Wormwood herb: A Bit of Botany
a little botanical information on wormwood

Artemisia absinthium is a herbaceous, perennial plant of the Asteraceae family.

Wormwood's straight stems grow to approximately 2-4 feet in height; on rare occasion they can reach 5 feet, and more rarely still higher. They are silvery green, grooved, and branched. The plant has fibrous roots.

The plant's leaves are greenish-grey on top and white underneath. They are covered with silky silvery-white trichomes, and they bear very small oil-producing glands. They are spirally arranged. The plant's basal leaves measure in length up to 25 cm long; they are bipinnate to tripinnate with long petioles, with the leaves on the stem (cauline leaves) being smaller measuring just 5–10 cm long. They are also less divided, and have short petioles (leafstalk). The plant's uppermost leaves can be both simple and sessile (without a petiole).

Wormwood's pale yellow flowers are tubular, and clustered in spherical bent-down heads (capitula). These are in turn clustered in branched and leafy panicles. Wormwood flowers from early summer to early autumn. The plant's fruit is a small achene.

common names & nomenclature
The botanical name honors the Greek Goddess of the hunt, Artemis. The common name "wormwood" comes from Middle English wormwode or wermode.

Also known as:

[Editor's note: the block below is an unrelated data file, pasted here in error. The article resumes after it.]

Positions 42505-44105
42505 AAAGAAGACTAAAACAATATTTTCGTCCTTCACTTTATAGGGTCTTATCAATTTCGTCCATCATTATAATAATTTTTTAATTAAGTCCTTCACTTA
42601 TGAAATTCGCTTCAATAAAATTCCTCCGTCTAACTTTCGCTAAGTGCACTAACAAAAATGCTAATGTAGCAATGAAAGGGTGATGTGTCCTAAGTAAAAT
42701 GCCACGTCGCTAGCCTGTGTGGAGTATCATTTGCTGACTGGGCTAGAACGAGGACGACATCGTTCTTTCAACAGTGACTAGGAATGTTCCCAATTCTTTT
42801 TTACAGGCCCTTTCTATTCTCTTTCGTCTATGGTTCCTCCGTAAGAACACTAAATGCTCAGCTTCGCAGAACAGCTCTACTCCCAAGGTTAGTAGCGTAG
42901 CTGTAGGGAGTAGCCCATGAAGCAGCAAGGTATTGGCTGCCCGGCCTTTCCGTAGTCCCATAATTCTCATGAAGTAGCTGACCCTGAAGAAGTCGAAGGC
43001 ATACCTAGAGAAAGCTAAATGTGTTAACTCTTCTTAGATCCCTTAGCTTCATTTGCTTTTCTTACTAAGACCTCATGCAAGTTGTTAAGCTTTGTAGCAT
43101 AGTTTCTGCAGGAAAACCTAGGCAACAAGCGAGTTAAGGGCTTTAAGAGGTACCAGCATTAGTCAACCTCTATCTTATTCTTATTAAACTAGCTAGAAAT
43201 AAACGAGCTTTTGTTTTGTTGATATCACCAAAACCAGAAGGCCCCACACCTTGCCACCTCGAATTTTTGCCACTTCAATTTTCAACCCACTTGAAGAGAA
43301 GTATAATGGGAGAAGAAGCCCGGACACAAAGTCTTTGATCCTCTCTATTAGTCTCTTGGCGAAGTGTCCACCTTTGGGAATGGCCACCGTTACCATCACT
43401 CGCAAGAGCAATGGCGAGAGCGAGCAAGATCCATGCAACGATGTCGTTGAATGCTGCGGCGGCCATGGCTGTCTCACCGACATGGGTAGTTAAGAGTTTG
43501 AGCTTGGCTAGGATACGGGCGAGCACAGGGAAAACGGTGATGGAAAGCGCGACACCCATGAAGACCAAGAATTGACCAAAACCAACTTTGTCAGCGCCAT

wormwood, absinthium, green ginger, absinthe, old woman, southernwood, grand wormwood, absinthe wormwood, common wormwood

Wormwood, the relatively toxic herb of legend
Wormwood herb: Where in the World
habitat and range for wormwood

Artemisia absinthium is native to temperate regions of Eurasia and Northern Africa.

Wormwood herb: Cultivation & Harvesting
considerations for growing and harvesting wormwood

The wormwood plant on uncultivated, arid ground, on rocky slopes, and at the edge of footpaths and fields in sun to part sun.

Succeeds in any soil. Yarrow plants are very drought tolerant. The plant is longer lived, more hardy, and even more aromatic when they are grown in a poor dry soil.

Wormwood can be propagated by cuttings taken in spring or autumn in temperate climates, or by seeds in nursery beds. It also self-seeds readily.

The plant is harvested as it is coming into flower and then dried for later use.

Store dried wormwood herb, cut pieces and dried wormwood herb, powder in an airtight container in a cool, dry place.